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Indonesia's Most Active Volcano Mount Merapi Emits Hot Clouds

Indonesia's most active volcano Mt. Merapi has emitted hot clouds seven times on early Thursday morning rising as high as 1,500 meters.



Geological Disaster Technology Research and Development Centre released an official statement stating that Mount Merapi has emitted hot clouds seven times as far as 1,500 meters to the southwest and southeast. Mt. Merapi is the most active volcano in Indonesia. The volcano is located between Yogyakarta and Central Java provinces.

Xinhua News Agency reported that the central government has declared the current situation as a third level of danger. They fear that the 2,968 meter-high mountain could unleash lava avalanches. Any form of explosion coming from the mountain could have a radius of up to three kilometers.

According to official sources, the emissions were as follows- The first, second and third hot clouds rolled down 1,000 meters after 5 a.m. on Thursday to the southwest for 100 seconds with a maximum amplitude of 35 mm. The fourth hot cloud flowed down 1,200 m at 6.15 a.m. for 110 seconds with an amplitude of 60 mm and the fifth one glided down 1,500 m at 9.38 a.m. for 127 seconds with an amplitude of 45 mm, all to the southeast. Similarly, the sixth and seventh hot clouds slid down 1,100 m to the southeast, at 9.55 a.m. for 95 seconds with an amplitude of 40 mm and at 6.54 p.m. local time for 85 seconds with an amplitude maximum of 36 mm.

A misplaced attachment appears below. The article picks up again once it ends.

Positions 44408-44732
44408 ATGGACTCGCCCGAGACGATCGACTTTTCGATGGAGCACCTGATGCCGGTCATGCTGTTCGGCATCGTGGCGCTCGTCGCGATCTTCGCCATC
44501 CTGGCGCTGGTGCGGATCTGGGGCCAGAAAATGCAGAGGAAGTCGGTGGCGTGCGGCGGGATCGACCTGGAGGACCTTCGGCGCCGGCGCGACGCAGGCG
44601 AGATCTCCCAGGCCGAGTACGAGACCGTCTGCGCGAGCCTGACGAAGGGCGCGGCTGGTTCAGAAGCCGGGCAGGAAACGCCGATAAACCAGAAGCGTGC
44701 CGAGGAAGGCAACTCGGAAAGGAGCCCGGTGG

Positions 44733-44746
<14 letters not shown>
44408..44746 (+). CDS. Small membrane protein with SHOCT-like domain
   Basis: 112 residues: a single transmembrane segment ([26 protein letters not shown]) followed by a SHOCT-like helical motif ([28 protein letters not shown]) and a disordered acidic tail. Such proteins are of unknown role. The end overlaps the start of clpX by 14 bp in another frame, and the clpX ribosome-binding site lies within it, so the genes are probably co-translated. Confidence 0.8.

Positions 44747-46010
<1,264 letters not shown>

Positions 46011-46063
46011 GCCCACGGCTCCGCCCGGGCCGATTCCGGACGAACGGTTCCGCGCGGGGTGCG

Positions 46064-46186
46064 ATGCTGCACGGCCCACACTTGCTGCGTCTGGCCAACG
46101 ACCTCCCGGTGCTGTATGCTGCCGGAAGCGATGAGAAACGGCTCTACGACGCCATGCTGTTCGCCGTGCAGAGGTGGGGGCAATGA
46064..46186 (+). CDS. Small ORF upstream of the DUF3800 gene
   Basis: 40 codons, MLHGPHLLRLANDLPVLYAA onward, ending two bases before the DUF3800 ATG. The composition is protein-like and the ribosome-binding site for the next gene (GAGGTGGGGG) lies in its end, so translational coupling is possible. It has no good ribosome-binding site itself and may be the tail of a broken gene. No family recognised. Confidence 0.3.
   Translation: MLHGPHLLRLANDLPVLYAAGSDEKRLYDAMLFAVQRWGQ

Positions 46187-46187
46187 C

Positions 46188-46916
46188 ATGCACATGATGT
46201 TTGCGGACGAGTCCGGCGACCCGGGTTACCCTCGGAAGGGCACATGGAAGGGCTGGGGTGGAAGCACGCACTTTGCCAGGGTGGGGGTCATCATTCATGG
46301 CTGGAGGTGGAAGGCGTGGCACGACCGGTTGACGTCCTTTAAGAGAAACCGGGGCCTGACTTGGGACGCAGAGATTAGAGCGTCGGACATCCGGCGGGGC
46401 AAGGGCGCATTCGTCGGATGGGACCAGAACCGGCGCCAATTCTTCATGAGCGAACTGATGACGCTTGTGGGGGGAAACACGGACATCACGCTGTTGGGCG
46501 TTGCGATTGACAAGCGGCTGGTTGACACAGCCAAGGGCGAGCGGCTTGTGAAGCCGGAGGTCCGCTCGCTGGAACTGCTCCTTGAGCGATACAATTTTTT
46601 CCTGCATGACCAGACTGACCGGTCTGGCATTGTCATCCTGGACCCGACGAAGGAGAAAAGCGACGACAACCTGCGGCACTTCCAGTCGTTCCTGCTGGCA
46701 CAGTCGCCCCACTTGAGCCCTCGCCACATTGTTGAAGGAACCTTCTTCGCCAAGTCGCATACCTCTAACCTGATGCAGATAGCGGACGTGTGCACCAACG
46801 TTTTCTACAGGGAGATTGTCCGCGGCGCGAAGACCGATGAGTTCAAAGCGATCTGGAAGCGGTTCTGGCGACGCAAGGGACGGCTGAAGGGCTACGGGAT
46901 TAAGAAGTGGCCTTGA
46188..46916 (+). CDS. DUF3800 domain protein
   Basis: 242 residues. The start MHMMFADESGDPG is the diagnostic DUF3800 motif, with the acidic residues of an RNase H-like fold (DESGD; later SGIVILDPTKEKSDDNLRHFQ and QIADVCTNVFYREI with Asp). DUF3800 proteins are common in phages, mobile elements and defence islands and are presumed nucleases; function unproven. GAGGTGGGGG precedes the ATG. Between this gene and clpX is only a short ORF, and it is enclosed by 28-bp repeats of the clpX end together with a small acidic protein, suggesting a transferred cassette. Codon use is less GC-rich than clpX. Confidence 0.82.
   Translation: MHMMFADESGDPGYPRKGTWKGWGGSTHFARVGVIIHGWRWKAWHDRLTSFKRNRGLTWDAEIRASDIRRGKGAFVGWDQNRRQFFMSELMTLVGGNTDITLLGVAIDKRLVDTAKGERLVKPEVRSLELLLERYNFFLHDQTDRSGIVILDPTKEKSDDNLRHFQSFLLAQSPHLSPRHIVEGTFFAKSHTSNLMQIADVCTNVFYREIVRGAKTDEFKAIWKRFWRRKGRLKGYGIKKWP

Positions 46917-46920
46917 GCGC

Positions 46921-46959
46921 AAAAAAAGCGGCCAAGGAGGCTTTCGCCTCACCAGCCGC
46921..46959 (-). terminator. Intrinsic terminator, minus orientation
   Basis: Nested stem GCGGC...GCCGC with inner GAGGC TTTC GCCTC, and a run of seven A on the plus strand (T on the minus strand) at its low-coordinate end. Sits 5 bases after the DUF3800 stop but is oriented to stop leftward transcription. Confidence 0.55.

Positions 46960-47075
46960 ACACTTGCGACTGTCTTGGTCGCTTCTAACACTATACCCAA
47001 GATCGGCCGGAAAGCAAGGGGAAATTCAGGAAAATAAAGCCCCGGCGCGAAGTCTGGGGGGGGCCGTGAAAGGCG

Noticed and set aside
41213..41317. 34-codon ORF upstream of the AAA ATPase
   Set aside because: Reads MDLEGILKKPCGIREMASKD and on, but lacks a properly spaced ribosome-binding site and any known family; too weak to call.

Indonesian National Board for Disaster Management tweeted:

Previous incidents of Mt. Merapi:

Mount Merapi has a history of destructive volcanic eruptions and the most devastating eruption was in 2010 when the ruthless mountain took the lives of 353 people from the Java region. This eruption was caused because the Indo-Australian Plate was subducted under the Eurasian Plate. This volcano is located on the Pacific Ring of Fire, which lies in a subduction zone. The last time Mt. Merapi erupted was on January 27 when the mountain released a river of lava below and clouds made of gas onto the sky.

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